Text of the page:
• The CCAC continues to remind and inspire the South African youth of their heritage and of the sacrifice that was made on their behalf…

HISTORY

The CCAC was built as a symbol of one of the founding principles of the South African Constitution: humanity. In 1994 when the first eleven Justices of the Court were appointed, Justice Albie Sachs and Justice Yvonne Mokgoro were given a modest budget of ZAR10,000 (USD $1,000) to decorate the Courtroom, which was then situated in an office park in Braamfontein. Justices Sachs and Mokgoro did something far more valuable than simply decorate the space; they commissioned an artwork by an artist named Joseph Ndlovu, which would provide a visual manifestation of the underlying principles of humanity. This tapestry was hand woven by Ndlovu and stands as a testament not only to the birth of the Constitutional Court but also as an emblem of the promise of democracy in South Africa.

The CCAC, which now holds over four hundred artworks by internationally acclaimed artists, grew out of this initial decision. Artists, members of the public, and the Justices themselves have donated artworks that Justice Albie Sachs stated would serve to “create a Court that was rooted in our national experience and expressed the many and varied ways in which South Africans envisioned justice.” In addition to the architecturally unique building that was opened in 2005, the Art Collection provides a visual interface for the public entering the highest court in the country. It allows stories of the past to be told in a way that crosses gender, racial, age and class boundaries as a unique and eclectic visual expression of humanity.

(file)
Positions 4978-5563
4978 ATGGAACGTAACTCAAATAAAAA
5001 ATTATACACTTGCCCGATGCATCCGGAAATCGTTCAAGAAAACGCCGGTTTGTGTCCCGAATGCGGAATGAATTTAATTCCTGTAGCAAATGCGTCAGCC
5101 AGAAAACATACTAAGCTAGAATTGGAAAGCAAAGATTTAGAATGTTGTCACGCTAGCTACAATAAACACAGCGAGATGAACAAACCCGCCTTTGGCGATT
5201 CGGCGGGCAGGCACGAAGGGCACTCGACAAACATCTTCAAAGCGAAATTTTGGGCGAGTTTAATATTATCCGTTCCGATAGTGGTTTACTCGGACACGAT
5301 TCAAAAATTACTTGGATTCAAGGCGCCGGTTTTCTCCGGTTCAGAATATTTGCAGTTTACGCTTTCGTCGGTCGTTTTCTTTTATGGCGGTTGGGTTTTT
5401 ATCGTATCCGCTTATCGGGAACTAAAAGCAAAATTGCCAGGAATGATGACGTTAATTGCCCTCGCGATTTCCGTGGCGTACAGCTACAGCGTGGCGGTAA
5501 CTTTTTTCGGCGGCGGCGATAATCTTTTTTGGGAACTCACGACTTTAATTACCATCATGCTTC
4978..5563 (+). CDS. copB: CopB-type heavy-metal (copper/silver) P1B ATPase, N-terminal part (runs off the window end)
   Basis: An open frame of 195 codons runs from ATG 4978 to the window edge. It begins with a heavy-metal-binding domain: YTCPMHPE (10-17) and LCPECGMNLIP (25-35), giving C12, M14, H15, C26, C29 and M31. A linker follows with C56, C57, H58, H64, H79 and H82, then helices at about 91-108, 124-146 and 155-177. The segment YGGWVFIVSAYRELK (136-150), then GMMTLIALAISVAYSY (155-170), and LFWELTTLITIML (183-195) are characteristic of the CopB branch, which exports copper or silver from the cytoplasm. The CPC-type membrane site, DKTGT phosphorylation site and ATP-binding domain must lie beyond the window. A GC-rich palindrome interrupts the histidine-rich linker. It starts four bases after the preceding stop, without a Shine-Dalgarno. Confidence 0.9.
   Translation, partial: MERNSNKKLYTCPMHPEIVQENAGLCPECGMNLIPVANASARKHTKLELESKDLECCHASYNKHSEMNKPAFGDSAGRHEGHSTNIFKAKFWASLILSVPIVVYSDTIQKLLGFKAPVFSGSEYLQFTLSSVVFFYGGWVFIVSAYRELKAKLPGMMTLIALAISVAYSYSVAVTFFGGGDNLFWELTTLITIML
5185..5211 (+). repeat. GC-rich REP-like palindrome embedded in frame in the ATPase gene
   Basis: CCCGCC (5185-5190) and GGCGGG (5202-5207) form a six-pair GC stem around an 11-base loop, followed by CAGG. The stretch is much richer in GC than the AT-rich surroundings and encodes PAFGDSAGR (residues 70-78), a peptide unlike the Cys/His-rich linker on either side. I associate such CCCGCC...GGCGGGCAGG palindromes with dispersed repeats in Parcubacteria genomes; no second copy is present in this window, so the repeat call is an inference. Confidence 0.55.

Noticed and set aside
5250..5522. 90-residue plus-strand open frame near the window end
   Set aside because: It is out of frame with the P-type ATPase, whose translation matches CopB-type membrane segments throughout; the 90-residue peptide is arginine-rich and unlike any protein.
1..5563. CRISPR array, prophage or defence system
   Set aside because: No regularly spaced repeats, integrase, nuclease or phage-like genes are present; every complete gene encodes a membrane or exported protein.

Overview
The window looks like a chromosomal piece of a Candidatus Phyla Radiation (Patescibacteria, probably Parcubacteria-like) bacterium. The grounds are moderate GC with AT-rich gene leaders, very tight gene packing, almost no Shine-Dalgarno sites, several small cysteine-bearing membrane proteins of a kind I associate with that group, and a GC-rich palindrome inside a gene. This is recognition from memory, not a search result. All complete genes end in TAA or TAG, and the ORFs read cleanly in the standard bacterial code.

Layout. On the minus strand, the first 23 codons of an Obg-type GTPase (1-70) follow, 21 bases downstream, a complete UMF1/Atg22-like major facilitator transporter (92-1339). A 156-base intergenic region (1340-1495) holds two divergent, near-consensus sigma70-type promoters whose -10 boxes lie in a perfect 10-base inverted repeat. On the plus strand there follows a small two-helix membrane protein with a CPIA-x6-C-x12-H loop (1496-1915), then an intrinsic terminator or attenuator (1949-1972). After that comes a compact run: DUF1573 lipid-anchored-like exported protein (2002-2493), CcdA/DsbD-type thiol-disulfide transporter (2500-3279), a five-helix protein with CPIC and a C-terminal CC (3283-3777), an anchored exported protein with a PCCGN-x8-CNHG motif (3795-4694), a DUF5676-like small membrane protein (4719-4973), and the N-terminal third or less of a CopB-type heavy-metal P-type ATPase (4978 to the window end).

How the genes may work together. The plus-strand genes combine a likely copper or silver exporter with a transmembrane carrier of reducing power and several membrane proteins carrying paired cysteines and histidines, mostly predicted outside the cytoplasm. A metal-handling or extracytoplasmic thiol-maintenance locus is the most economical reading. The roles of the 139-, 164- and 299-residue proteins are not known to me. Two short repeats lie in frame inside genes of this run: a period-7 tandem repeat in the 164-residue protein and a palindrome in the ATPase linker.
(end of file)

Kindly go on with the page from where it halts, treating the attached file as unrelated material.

The Collection continues to draw visitors from all over the world and along with other national monuments contends as a not-to-be-missed tourist destination. The CCAC continues to remind and inspire the South African youth of their heritage and of the sacrifice that was made on their behalf, to educate them on Constitutionalism and to inspire hope for the future of South Africa as the country moves through complicated states of transition. The CCAC is a monument to the complex emotional experience of trauma that South Africans are still negotiating, almost twenty years after the first democratic elections in 1994; it speaks to the principle of “Never Again” in a way that inspires action, memory and often tears.

The educational heritage and Constitutional value of the Collection far outweighs its substantial economic value. As Justice Albie Sachs argues: “Art and justice are usually represented as dwelling in different domains: art is said to relate to the human heart, justice to human intelligence. Rationality is sometimes seen as inimical to art, and passion as hostile to justice. Our building shows how art and human rights overlap and reinforce each other. At the core of the Bill of Rights and of the artistic endeavour represented in the Court is respect for human dignity. It is this that unites art and justice.”

SELECTED WORKS